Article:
Dropping the Kindle

I bought the Kindle 2 early last Spring, but despite using it heavily through the following Summer I’ve essentially abandoned the device, not having used it for a few months now.

Partly the reasons are just practical things that will likely be (and in some cases have been) alleviated in future versions. No colour, no support for Japanese text, spotty availability for books I want, lousy formatting for others, and a few other nuisances. To the Kindle’s credit, there is still a lot of material available, I do like the iPhone app, and I especially like how it handles annotations and dicionary lookup.

However… however… I still have to drop it. The Kindle simply does not engage the reader as well as a traditional physical book. Though certainly better than a computer monitor or iPhone, following a story or argument remains more difficult than with print. I can only speculate why, but suspect that the reason lies largely with print’s more tactile experience. I remember a professor of mine, while discussing interactive fiction, commenting that one also interacts with print books by turning pages. At the time that seemed a bit silly, but looking back I think there’s more than a grain of truth to that. Though small, turning pages, physically taking a pencil or highlighter to make notes, even that used book smell, engage the reader more than just hitting a key or scrolling a mouse wheel.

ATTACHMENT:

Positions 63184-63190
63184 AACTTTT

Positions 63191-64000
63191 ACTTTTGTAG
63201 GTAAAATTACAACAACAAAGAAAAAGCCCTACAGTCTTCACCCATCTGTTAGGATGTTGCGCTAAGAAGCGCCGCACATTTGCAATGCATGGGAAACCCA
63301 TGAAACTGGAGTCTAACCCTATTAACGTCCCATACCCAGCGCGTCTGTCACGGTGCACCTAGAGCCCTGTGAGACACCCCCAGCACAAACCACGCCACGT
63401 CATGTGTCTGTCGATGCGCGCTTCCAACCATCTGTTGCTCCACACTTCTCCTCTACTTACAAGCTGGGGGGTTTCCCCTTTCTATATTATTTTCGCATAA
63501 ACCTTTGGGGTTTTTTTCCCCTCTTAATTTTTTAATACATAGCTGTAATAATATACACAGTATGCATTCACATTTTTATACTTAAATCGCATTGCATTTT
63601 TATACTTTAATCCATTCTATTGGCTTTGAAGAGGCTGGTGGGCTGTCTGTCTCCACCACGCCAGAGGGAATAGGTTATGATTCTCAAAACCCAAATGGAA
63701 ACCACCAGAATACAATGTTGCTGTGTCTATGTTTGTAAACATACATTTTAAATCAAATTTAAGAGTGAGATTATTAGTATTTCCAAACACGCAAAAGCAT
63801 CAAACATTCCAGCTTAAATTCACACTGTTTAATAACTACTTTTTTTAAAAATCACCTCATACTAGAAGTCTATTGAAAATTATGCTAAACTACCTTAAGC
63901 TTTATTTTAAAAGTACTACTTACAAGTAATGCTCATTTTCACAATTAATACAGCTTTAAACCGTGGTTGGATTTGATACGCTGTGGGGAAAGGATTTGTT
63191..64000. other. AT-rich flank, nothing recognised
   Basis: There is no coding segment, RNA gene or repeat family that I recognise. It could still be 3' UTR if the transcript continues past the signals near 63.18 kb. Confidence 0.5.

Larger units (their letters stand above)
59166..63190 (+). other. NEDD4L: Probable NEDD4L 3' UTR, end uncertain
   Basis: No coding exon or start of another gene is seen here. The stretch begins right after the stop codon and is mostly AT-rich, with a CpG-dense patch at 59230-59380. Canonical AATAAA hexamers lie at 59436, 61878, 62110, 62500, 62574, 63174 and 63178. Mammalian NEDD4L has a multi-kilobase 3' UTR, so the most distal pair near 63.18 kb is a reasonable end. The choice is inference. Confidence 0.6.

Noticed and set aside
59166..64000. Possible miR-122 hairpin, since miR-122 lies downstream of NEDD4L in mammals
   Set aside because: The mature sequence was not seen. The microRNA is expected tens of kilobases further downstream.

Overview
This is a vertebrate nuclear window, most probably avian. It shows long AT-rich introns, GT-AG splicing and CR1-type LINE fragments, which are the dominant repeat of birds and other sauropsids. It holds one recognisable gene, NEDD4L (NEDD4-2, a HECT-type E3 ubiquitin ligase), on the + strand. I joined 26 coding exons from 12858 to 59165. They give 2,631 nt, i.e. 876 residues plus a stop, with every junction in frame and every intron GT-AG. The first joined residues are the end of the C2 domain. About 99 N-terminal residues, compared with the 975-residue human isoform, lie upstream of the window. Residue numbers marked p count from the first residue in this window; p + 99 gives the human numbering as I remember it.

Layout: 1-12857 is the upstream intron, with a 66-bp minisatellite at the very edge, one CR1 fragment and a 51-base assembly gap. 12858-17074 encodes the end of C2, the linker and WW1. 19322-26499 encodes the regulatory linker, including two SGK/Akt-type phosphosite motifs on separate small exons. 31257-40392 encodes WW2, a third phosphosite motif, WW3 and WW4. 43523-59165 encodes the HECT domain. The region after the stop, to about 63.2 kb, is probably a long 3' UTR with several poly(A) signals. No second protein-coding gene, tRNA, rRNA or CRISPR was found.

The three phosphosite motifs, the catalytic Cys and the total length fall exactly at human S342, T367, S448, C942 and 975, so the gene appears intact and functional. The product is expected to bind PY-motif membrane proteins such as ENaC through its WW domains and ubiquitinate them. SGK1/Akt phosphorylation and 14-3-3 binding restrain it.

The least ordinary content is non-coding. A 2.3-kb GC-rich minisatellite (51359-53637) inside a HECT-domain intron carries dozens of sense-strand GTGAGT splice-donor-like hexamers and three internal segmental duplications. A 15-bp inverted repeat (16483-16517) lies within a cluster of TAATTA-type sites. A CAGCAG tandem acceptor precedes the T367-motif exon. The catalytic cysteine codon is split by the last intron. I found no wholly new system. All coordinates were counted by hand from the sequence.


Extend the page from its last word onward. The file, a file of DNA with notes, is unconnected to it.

In any case, I also happen to love used bookstores. Just randomly browsing bookshelves is a lot of fun for me, and I like seeing the annotations, doodles, and whatnot from previous owners. The Kindle does highlight frequently noted passages, but that’s just an aggregation with no personality, something like getting information about a show or novel series or whatever from a Wikipedia article versus a fansite. The aggregation may have more data, but lacks personality. In textbooks especially, those signs of life reminded the student of those who’ve struggled in the academy before. The days of print as a dominant media may, in the long run, be numbered, but I can see myself holding out for a long time.

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